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(Courtesy of the Compton Art Walk)


Power to the Paintbrush

Four times a year, art and music-minded cultural organizers in the history-rich neighborhood of Compton put on a giant arts festival that offers a platform for emerging talents to show folks what they’ve got — both celebrating the power of the community and bringing awareness of that energy to the whole city. Beyond art, music, makers and food the Compton Art Walk is both a socializing and placemaking occasion engendering engagement and support that endures far beyond the weekend. Center for Sustainable Communities, 1051 Rosecrans Ave., Compton; Sat., Aug 31, 11 a.m.-5 p.m.; free. —Shana Nys Dambrot

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Broad Fest (Courtesy of the Broad Stage)

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Global Grooving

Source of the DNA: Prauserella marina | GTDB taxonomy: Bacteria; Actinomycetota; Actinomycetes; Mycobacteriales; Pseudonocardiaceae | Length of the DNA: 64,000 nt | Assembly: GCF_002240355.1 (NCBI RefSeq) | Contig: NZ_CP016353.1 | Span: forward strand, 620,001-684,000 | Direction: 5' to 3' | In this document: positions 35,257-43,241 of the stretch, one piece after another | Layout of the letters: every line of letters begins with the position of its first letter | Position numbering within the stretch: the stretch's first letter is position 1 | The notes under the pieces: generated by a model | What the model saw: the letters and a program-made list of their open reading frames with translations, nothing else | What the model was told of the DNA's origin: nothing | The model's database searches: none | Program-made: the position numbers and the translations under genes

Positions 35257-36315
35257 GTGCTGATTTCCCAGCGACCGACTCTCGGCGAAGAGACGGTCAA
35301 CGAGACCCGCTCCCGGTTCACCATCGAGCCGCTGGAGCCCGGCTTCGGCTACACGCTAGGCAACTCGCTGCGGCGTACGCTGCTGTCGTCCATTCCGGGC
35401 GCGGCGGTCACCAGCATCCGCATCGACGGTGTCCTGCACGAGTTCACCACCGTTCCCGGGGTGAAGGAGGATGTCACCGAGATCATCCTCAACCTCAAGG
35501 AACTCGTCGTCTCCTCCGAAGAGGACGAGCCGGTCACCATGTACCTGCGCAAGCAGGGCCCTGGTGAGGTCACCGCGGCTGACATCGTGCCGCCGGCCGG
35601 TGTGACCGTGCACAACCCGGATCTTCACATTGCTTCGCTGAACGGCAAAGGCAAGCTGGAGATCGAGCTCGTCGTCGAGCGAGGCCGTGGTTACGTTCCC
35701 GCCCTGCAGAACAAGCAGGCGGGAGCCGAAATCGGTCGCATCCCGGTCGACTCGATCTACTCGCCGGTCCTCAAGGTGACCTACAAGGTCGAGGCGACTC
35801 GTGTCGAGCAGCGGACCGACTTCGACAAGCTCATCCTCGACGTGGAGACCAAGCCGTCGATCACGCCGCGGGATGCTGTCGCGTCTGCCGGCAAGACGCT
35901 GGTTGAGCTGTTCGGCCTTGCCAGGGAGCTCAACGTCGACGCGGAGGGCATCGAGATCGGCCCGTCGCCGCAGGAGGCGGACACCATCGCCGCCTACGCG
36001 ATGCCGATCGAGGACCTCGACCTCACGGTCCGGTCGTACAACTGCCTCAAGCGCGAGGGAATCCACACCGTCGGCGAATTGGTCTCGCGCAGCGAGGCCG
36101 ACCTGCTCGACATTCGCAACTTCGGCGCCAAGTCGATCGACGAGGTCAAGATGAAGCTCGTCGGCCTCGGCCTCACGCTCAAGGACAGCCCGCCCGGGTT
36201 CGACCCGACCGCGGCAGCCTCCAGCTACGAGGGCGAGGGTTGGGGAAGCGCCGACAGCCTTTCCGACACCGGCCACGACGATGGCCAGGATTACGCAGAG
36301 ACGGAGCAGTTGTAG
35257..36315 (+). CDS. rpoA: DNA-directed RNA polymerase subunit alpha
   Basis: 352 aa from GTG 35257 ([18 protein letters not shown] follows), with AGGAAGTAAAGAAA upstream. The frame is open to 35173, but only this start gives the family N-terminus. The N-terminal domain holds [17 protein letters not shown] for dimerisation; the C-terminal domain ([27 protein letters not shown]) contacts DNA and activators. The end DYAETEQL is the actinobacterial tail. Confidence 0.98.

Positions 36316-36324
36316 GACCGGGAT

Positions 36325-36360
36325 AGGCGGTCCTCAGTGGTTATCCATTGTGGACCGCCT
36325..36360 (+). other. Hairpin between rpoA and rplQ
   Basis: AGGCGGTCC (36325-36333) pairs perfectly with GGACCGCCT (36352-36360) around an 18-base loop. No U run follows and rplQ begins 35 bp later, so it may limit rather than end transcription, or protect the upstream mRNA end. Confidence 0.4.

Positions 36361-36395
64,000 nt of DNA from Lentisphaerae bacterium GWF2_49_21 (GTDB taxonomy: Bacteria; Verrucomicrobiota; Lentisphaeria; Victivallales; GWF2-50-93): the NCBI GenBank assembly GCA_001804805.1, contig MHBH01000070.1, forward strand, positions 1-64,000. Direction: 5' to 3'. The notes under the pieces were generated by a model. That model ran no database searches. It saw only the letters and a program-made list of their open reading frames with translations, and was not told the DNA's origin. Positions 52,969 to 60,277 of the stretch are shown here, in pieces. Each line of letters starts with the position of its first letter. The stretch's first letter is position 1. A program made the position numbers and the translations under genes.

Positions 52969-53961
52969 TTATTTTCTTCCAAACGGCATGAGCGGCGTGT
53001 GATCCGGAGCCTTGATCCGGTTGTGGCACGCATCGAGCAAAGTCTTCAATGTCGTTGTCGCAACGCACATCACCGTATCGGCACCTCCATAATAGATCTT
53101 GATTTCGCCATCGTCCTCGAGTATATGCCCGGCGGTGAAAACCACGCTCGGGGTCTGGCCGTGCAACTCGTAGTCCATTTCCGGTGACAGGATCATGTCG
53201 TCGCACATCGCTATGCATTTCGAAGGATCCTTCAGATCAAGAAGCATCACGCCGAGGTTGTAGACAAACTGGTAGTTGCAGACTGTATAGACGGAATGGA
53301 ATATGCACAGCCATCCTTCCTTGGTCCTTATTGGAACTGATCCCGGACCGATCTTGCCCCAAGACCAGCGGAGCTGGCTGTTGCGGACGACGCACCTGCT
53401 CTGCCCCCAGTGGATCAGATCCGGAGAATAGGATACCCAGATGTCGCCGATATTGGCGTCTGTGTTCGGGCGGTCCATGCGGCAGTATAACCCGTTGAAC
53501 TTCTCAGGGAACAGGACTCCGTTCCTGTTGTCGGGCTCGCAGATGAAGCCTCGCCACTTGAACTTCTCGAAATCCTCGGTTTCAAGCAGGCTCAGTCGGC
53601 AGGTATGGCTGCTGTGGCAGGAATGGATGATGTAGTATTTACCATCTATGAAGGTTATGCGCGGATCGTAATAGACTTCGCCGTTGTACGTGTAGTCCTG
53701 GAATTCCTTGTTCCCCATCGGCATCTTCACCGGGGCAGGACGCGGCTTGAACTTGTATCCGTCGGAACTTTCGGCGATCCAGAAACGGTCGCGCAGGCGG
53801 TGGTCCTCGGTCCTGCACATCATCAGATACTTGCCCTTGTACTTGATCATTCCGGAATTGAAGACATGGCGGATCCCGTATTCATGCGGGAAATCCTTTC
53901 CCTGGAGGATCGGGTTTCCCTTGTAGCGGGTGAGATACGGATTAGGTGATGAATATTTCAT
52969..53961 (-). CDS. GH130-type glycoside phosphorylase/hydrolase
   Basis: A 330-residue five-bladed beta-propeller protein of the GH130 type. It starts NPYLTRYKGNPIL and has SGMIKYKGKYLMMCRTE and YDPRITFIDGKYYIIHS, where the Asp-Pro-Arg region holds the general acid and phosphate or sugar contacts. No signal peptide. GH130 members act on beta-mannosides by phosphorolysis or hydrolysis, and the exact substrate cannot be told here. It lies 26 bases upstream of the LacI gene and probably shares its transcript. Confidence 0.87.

The Broad Stage introduces its upcoming 2019-20 season at Broad Fest, an annual open house of live music, dance, workshops and food spread across several areas. You can listen to swing and Latin salsa and funk by the She Sings She Swings and Boogaloo Assassins, and additional music by members of the Santa Monica College Music Department and KCRW DJ Anthony Valadez, who’ll be spinning tunes. And you can watch Viver Brasil perform Afro-Brazilian dance. Better yet, take part in workshops that teach dance, art-making and screen printing, as well as guided tours of the Broad Stage and “Made in California: Contemporary Art from the Frederick R. Weisman Art Foundation” at SMC’s Barrett Gallery, an exhibit of works by California artists from the 1950s to the present. The Broad Stage, 1310 11th St., Santa Monica; Sun., Sept. 1, 2-7 p.m.; free. (310) 434-3200,—Siran Babayan